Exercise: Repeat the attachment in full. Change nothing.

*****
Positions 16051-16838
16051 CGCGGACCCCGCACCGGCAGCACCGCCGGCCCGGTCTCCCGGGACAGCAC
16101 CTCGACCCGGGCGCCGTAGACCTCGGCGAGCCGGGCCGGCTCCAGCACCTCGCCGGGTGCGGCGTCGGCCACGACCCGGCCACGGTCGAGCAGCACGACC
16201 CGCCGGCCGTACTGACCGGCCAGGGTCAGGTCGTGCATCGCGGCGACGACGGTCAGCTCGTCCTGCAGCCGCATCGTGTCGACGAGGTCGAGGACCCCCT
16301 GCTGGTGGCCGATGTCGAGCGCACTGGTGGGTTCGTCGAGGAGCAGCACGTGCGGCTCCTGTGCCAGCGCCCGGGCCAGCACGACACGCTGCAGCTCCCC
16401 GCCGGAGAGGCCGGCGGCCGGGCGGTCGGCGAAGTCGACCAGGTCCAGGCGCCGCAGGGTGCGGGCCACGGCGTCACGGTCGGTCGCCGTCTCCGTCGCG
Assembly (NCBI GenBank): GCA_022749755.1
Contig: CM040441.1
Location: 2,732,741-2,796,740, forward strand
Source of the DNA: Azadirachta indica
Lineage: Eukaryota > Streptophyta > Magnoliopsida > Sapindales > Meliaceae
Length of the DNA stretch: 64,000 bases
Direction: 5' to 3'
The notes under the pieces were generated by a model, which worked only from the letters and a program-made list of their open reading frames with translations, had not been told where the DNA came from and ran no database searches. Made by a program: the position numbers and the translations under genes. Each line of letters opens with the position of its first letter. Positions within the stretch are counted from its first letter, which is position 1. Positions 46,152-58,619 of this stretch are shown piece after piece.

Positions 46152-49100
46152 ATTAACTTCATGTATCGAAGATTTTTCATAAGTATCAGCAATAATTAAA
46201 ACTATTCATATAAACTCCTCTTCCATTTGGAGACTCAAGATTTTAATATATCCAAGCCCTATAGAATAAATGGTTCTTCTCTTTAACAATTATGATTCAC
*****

Positions 16051-16838
16051 CGCGGACCCCGCACCGGCAGCACCGCCGGCCCGGTCTCCCGGGACAGCAC
16101 CTCGACCCGGGCGCCGTAGACCTCGGCGAGCCGGGCCGGCTCCAGCACCTCGCCGGGTGCGGCGTCGGCCACGACCCGGCCACGGTCGAGCAGCACGACC
16201 CGCCGGCCGTACTGACCGGCCAGGGTCAGGTCGTGCATCGCGGCGACGACGGTCAGCTCGTCCTGCAGCCGCATCGTGTCGACGAGGTCGAGGACCCCCT
16301 GCTGGTGGCCGATGTCGAGCGCACTGGTGGGTTCGTCGAGGAGCAGCACGTGCGGCTCCTGTGCCAGCGCCCGGGCCAGCACGACACGCTGCAGCTCCCC
16401 GCCGGAGAGGCCGGCGGCCGGGCGGTCGGCGAAGTCGACCAGGTCCAGGCGCCGCAGGGTGCGGGCCACGGCGTCACGGTCGGTCGCCGTCTCCGTCGCG
Assembly (NCBI GenBank): GCA_022749755.1
Contig: CM040441.1
Location: 2,732,741-2,796,740, forward strand
Source of the DNA: Azadirachta indica
Lineage: Eukaryota > Streptophyta > Magnoliopsida > Sapindales > Meliaceae
Length of the DNA stretch: 64,000 bases
Direction: 5' to 3'
The notes under the pieces were generated by a model, which worked only from the letters and a program-made list of their open reading frames with translations, had not been told where the DNA came from and ran no database searches. Made by a program: the position numbers and the translations under genes. Each line of letters opens with the position of its first letter. Positions within the stretch are counted from its first letter, which is position 1. Positions 46,152-58,619 of this stretch are shown piece after piece.

Positions 46152-49100
46152 ATTAACTTCATGTATCGAAGATTTTTCATAAGTATCAGCAATAATTAAA
46201 ACTATTCATATAAACTCCTCTTCCATTTGGAGACTCAAGATTTTAATATATCCAAGCCCTATAGAATAAATGGTTCTTCTCTTTAACAATTATGATTCAC